They don’t make clothes like they used to, back in the days when glamour and quality reigned supreme. All lovers of vintage will tell you this, and they should know.
Vintage fairs give enthusiasts the opportunity to step back in time, if only for an hour or two at the weekend, to meet with fellow vintage fans, some even dressing up in period clothing to mark the occasion. So the cancelling of vintage events during the heights of the pandemic was a blow. But now they are back. One of the largest, the Saltaire Vintage Home & Fashion Fair, returns next Saturday, when more than 40 independent traders will fill Victoria Hall with clothes, accessories, jewellery and homewares that have survived intact from the 1920s to the 1980s – often in pristine condition.
Caroline Brown, of organisers Rose & Brown Vintage, promises stalls offering everything from 1950s frocks to Art Deco prints, kitchenalia, vintage vinyl, collectable books and toys, jewellery from every era, mid-century ceramics, furniture, lighting and curios galore.
“We are dedicated to true vintage, which means all the stock must be pre-1990,” she says, adding that refreshments will be provided by Shipley’s Interlude Tea Room, and there will be a soundtrack of cool tunes from the 1920s to the 1980s to shop along to.
Caroline and her husband, Julian, organise fairs across Yorkshire, including at Whitby Pavilion, Sunny Bank Mills in Farsley and at Lotherton Hall in Aberford. The pandemic, she says, forced vintage businesses to adapt. “For many, this involved leaping – sometimes with great trepidation – into the 21st century at last, and setting themselves up to focus on selling vintage online,” she says.
“But face-to-face selling is the thing that vintage traders really enjoy, so when the lockdowns hit, this could have left vintage sellers in a big black hole, not just in terms of profits, but in job satisfaction, socialising and sustaining a passion for the work.”
The vintage world rose to the challenge, integrating online selling. “It probably means that the market for vintage has expanded to customers who might not have considered buying vintage in the past,” Caroline says.
But now vintage sellers and customers are keen to get back to the fairs, not least because they have missed the contact with fellow enthusiasts.
The attitude of both the public and the fashion industry to vintage has changed as more people understand that it is such a sustainable way to shop. “Because the public are more aware and concerned about the effect fast fashion has on the planet, they welcome the opportunity to practise the ‘reduce, reuse, recycle’ approach by buying vintage fashion or vintage items for the home,” Caroline says.
“There are signs that the fashion industry sees this too, with news stories of high street stores incorporating pre-loved sections within some of their shops. Much of this is second-hand rather than true vintage (more than 25 years old) but at least it encourages the public to shop more sustainably.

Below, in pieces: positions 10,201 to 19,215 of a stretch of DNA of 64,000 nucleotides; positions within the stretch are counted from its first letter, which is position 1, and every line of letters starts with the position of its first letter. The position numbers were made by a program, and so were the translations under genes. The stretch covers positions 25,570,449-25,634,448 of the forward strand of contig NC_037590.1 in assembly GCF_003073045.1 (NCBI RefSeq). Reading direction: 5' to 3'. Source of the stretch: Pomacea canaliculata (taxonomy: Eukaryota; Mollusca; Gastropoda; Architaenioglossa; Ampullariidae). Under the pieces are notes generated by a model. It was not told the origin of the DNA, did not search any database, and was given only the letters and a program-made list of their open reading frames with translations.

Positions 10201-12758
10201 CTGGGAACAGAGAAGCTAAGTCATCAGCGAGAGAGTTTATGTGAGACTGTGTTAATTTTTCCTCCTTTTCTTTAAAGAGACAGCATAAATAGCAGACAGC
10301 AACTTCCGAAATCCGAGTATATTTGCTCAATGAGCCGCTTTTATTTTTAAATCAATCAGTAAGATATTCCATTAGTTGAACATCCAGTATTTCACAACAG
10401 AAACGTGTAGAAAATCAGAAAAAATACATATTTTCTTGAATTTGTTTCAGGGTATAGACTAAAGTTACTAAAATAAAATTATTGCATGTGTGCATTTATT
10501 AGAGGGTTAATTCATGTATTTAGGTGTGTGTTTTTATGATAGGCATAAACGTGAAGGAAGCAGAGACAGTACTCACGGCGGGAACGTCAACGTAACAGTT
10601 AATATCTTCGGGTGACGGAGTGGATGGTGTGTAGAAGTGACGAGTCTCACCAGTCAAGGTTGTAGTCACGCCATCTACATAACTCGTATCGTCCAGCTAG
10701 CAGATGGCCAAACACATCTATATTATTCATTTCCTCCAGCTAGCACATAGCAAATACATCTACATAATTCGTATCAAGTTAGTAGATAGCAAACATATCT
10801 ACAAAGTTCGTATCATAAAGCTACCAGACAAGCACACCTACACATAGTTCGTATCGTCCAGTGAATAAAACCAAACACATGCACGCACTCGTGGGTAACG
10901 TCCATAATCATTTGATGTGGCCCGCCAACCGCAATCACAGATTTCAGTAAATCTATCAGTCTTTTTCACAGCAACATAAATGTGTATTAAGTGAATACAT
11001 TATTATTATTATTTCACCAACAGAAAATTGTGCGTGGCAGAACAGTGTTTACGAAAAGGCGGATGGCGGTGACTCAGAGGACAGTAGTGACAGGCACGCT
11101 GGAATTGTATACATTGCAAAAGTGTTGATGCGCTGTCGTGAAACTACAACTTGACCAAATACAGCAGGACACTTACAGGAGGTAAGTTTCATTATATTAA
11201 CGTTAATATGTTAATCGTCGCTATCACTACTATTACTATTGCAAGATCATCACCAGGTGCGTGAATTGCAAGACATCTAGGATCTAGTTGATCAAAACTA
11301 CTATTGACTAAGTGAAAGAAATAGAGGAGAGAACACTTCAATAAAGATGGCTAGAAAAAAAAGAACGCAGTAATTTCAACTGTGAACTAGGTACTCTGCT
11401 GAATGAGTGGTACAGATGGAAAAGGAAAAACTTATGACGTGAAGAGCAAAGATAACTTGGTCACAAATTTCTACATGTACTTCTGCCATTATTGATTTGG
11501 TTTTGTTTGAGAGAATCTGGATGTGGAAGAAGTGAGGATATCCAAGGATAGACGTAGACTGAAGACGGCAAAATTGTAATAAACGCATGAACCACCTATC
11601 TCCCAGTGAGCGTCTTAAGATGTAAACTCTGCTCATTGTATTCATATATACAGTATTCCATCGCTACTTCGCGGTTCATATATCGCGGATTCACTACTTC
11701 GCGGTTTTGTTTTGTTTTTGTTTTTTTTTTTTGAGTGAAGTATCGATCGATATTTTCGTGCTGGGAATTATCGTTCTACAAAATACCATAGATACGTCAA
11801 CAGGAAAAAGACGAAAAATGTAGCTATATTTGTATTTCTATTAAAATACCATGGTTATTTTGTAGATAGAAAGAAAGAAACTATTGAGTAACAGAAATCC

“The vintage customer has definitely changed since we set up our first vintage fair 15 years ago,” she says. “Back in 2007, a lot of customers would come along to a vintage fair dressed head to toe in original vintage. A full 1940s or 1950s look was the most popular, complete with hats, silk stockings, jewellery and glorious suits or dresses of the era.
“It’s very infrequent that someone dresses up fully vintage now. It’s more often a cool vintage leather jacket thrown over modern jeans or a ’50s coat worn with a contemporary dress, or a ’60s mini skirt worn with DM boots. Customers also come along just as much for the vintage furniture and homewares these days.”
Period TV drama series including Gentleman Jack, All Creatures Great and Small and Peaky Blinders have no doubt increased the general interest in vintage fashions of the 1920s and 1930s. The earliest vintage fashion pieces are becoming hard to find, with 1920s flapper dresses and exquisitely beaded handbags bought up by collectors or now too fragile to transport to vintage fairs.
“These are the kind of vintage treasures that make my heart stop a beat,” Caroline says. “With homewares, it’s a slightly different story. The mid-century era has been so popular for several years – think G Plan and Ercol furniture and Scandinavian homewares – so that really good examples of these are becoming harder to find as they are gracing people’s homes again.”
Here we take a look back at some of the fashion shoots collaborations between the Yorkshire Post Magazine and Rose & Brown Vintage, featuring models Rose Muirhead, from Bradford, who is an actor, writer and film-maker, and Catriona Power, who is a make-up artist and hair stylist.
Caroline advises those thinking about introducing vintage pieces to their wardrobe or home to follow their own passions.
“If you love the bright textile prints of the ’60s or stylish shapes and colours of the Art Deco era, then treat yourself to a really good piece or two, and they can play a starring role in your wardrobe or interior.”
* The Saltaire Vintage Home & Fashion Fair is at Victoria Hall in Saltaire on Saturday, March 26, 10am – 4pm, £3 to enter, under 16s free.
* Leeds Vintage Furniture & Home Fair at Sunny Bank Mills in Farsley on May 7 and 8.
* The Great Seaside Vintage Fair is at Whitby Pavilion on July 16 and 17.
* Lotherton Vintage Weekend at Lotherton, Aberford, Leeds is on August 13 and 14.
* Visit: www.roseandbrownvintage.co.uk